Historic Neighborhood Homeowners FAQ

What does it mean to live in a historic district?

What is the difference between Zoning Codes and the Historic Commission's Design Guidelines?

What does designation of a local Historic District do to my property values?

Are there benefits of owning property in a locally designated historic district?

As a property owner in a local historic district, can I still make changes to my property?

What is a Certificate of Appropriateness?

How do I acquire a Certificate of Appropriateness?

Do I need to hire professionals to present my plan to the Historic Preservation Commission?

Must I get a Certificate of Approval before I get a permit from another city department?

What is a Certificate of Appropriateness?

How do I acquire a Certificate of Appropriateness?

Do I need to hire professionals to present my plan to the Historic Preservation Commission?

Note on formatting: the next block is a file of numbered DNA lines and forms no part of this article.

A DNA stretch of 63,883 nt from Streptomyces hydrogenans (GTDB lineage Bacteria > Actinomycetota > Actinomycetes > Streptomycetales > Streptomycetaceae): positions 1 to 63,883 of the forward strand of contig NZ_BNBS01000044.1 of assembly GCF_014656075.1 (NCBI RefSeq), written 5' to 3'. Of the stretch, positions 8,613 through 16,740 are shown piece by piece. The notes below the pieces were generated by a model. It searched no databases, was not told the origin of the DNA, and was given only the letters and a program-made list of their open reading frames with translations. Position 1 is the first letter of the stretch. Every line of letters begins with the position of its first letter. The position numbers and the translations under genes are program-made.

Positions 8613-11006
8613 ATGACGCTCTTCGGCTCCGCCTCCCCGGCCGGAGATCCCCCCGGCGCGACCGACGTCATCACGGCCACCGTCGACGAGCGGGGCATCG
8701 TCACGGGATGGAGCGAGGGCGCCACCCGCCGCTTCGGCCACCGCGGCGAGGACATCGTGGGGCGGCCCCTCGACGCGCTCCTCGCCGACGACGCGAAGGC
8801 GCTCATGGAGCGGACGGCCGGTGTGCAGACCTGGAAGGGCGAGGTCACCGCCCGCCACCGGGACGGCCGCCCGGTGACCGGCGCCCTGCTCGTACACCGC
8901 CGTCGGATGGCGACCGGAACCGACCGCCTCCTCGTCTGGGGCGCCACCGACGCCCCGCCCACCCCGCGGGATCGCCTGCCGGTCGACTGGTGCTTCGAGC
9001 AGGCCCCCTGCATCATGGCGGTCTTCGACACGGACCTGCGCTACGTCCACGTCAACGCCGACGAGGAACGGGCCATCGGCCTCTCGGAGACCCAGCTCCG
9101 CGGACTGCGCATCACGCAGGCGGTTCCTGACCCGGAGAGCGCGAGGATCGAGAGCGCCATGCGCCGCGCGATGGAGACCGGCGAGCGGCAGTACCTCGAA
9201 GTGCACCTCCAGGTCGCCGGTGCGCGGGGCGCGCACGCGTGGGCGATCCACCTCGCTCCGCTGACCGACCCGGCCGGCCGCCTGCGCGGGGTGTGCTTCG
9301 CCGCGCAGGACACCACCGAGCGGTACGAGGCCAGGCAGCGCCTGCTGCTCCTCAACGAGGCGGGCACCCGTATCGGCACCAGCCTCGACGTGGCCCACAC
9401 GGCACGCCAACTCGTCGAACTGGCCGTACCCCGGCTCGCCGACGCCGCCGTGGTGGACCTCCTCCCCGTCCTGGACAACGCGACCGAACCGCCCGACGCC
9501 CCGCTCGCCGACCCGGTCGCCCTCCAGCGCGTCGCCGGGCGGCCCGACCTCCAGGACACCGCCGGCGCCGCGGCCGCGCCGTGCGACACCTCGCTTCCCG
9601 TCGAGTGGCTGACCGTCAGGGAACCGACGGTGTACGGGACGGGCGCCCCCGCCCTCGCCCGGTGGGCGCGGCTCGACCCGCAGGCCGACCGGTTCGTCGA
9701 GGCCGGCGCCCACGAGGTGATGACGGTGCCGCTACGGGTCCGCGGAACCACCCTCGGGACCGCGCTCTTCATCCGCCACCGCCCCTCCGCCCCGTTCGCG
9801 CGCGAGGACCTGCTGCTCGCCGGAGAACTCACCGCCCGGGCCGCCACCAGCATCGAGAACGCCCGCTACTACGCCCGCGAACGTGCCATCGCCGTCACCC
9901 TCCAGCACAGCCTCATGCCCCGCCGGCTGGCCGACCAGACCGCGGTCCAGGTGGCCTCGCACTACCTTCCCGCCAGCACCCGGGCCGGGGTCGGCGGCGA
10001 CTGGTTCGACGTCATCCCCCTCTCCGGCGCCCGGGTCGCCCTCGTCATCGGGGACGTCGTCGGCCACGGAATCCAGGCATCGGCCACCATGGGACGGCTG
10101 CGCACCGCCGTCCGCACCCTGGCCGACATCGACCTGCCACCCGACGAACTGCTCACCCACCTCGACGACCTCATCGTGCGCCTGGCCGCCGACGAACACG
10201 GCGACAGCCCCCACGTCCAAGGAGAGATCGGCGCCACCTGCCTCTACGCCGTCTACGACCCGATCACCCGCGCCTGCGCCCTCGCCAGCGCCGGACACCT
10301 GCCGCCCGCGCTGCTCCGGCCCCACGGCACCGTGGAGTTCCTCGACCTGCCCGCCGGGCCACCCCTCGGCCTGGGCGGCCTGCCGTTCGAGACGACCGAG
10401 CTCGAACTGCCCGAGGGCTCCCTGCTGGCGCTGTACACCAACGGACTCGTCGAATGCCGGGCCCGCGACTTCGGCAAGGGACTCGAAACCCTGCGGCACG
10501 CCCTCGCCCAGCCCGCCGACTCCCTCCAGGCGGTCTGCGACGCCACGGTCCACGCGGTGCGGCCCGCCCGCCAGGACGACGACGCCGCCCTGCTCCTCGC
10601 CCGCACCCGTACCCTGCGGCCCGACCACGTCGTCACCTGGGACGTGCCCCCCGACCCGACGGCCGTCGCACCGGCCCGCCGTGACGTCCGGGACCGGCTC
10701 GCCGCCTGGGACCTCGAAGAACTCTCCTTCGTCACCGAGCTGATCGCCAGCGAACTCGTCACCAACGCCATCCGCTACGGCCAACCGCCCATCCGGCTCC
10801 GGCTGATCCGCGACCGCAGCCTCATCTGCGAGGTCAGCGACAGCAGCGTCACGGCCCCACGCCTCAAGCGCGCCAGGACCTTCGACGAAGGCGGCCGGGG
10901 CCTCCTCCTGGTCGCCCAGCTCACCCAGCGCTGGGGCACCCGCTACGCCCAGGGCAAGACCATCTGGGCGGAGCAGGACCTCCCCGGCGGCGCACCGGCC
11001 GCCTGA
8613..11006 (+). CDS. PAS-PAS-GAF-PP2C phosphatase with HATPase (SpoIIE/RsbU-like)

Must I get a Certificate of Approval before I get a permit from another city department?

Why do I have to get a Certificate of Approval and a building permit?

How are "non-contributing" properties regulated?

Will I be able to replace my windows?

Is work on the interior of a building reviewed by the Historic Preservation Commission?

Are yard or landscape features reviewed by the Historic Preservation Commission? 

Does the Commission review what I do to the back of my house?

Will the Commission make me restore my old house to its original appearance?

Would I be allowed to build an addition to my property?

Isn't it more expense to preserve historic features then to replace them?

I hear I can't use vinyl on my home.  Why?

Are there any tax-breaks or financial assistance available from the City?

Who is on the Commission?

What if I have further questions?